Hi, I'm new here


#1

Just wanted to introduce myself. I actually work at one of the auotmotive OEMs in the Southeast Michigan area, in the United States.

Spent basically my “birthday weekend” playing this 'til wee in the morning.

This is a very good game. Going to try out more stuff when I have more time.

It would be interesting to see how this game compares to some of our actual final assembly plants, but I am going to try some different ideas in the sandbox/freeplay mode.


#2

Welcome aboard! I hope your stay here is an enjoyable one. :grinning:


#3

Thank you.

Yeah, I stumbled upon this game somewhere and bought it and started playing it.

As someone who works at one of the automotive OEMs in the Southeast Michigan area, this is very intriguing and fascinating to me.

A definite shout-out to @cliffski for creating this game.

I’ve probably been playing it now for between 48-60 hours and there are definitely some bugs, but overall, the game works well.

I have a massive factory that I am about to revamp tonight because I am running into bottlenecks so I am about to start reverse engineering the architecture of the game in order to optimise my production.

It’ll be interesting to study, for example, the difference between the Ford Production System vs. the Toyota Production System.


#4

Welcome! Feel free to post any bugs you discover, I fix them as I find them, so its likely any you encounter are things I do not know about yet :smiley:


#5

@cliffski
Thank you.

Yeah, like I said, I started playing with it and then got REALLY interested in it (as I mentioned, I spent my birthday weekend recently basically playing your game so that’s a LOT). Shhh…wife doesn’t know. She thinks that I was “working”. :slight_smile:

I had modified the giant factory map so that it would let me build a little bit more freely because real final assembly plants can be 8 km long in real life.

I’ll file an official bug report later (but I wanted to read and review the existing bug reports first), but like two things that I have already discovered are:

  1. If you have local production of components (brakes for example), and you place it in one corner of a large factory (to keep the line and the in-house component manufacturing and support separate), the game currently might complain about the “fit brake” station being out of resources even though there are nearby supply stockpiles (filled with brakes) and that I have something like 278 brakes currently stockpiled according to the component screen.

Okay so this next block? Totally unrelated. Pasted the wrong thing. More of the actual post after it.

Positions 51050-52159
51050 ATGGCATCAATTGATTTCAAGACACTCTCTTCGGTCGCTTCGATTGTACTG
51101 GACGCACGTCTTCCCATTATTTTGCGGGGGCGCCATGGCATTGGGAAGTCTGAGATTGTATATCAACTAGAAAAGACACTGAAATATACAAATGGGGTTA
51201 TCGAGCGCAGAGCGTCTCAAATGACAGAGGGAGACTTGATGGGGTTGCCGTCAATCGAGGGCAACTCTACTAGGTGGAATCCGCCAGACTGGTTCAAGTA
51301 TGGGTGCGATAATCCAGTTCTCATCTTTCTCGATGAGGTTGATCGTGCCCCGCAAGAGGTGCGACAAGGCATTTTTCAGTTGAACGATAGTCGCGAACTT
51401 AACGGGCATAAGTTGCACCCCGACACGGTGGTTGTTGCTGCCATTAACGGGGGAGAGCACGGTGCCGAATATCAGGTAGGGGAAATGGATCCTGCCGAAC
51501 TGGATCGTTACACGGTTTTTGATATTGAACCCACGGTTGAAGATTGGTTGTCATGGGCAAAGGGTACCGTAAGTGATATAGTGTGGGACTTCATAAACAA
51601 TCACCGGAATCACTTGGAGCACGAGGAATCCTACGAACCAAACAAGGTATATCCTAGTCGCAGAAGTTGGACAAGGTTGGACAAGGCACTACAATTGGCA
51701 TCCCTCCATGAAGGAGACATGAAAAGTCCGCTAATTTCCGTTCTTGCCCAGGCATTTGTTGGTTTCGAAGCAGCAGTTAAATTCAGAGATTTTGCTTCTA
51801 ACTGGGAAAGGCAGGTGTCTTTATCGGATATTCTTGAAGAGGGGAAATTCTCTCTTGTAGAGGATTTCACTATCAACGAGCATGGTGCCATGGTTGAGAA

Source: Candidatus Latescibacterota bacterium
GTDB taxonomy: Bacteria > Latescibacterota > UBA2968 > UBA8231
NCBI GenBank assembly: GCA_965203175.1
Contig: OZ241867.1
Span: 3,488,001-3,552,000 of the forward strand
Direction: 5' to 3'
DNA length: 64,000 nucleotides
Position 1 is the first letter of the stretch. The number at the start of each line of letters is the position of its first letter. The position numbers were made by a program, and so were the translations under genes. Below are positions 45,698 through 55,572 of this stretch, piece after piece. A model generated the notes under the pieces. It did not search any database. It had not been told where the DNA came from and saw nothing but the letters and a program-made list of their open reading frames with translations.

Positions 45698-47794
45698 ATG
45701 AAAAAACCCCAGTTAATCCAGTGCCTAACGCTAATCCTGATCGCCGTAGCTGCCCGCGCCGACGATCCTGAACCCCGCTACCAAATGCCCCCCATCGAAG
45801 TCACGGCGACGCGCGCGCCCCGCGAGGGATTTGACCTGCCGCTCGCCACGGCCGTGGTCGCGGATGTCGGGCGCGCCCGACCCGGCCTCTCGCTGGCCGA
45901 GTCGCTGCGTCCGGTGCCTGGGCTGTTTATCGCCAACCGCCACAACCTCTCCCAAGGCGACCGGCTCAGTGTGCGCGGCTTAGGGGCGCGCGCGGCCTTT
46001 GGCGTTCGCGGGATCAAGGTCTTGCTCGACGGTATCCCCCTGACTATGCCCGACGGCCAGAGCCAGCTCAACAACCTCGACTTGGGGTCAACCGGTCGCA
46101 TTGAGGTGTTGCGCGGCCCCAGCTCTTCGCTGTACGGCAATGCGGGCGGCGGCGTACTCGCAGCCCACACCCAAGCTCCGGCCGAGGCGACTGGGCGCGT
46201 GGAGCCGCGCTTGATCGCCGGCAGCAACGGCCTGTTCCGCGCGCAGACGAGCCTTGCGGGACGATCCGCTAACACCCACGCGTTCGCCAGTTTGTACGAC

It doesn’t use it. Or it doesn’t know that it’s there because where it is manufactured/stockpiled is too far from where the brakes are being installed/fitted.

So that’s a bit of a bug. (I’m currently playing version alpha 1.60).

  1. The other bigger “bug” is the lack of sequencing for the production. So, when you fit the front axle for example, you can set and define the different models and trim series of vehicles that you are going to build (which in your videos, you call it Sedan E and Sedan M for example). However, for example, when it gets to the “fit brakes” station, if a vehicle has ABS, the station doesn’t know about that in advance, and therefore; will issue an “insufficient resource” warning/error until the brakes are installed and there is room at the “fit brakes” local stockpile to pick up 4 servos for the ABS. In my case, my manufacturing facilities for the servos are all the way at the other end of the factory and even though I have local stockpiles of it, again, it doesn’t appear that the “fit brakes” stations know about it or isn’t “smart enough” to search wider/deeper.

Again, since the game actually does a FANTASTIC job of mimicking the real world production environment, I can also tell you that in real life, the production itself is all sequenced so that the right parts, the right AMOUNT of parts, will be at the station at all times.

This element/aspect is currently completely absent from the game entirely, so it makes it impossible to set up even a relative simple build schedule of just four different sedan trims, where some have ABS, some don’t, and the various combinations of other options that are available.

Again, I’ll file that as a “bug/suggestion” officially later on, but these are my observations so far (when I play it in freeplay mode) so that I can actually try and set up a grossly simplified version of a style of final assembly plant that we have.

The last thing that I wanted to mention/ask you directly is if you build ONLY electric vehicles (i.e. no vehicles that uses petrol), do you still need to have a “fit exhaust” station?

For example, if you actually want to try and set up the Tesla Model S factory in your game, do you still need the “fit exhaust” station? If it doesn’t, GREAT! If it does, then that probably doesn’t make sense, huh?

(I haven’t actually tried re-creating the Fremont Final Assembly yet, but that’s my next “pet” project in your game.)

Thank you.


#6

Interesting stuff. its amusing to think our big factories are too small :smiley:
The point about the production being too far away does sound like a bug. It should not matter at all how far away stuff is if you tell the slot to prefer locally made parts. That sounds like maybe the routeing table has not been updated properly somehow. I shall investigate.

The second point, I am well aware of, but actually its almost ((impossible to fix.
The system in real-world factories works because:
#1 You know which car is coming next because there are single lines without multiple T junctions leading into them
#2 The line is not broken up or rearranged while cars are on it
#3 The specs of a car are never changed when it is inside the factory.

Sadly all 3 of these things can be initiated by the player, meaning that we absolutely can NOT know which car will enter our slot next.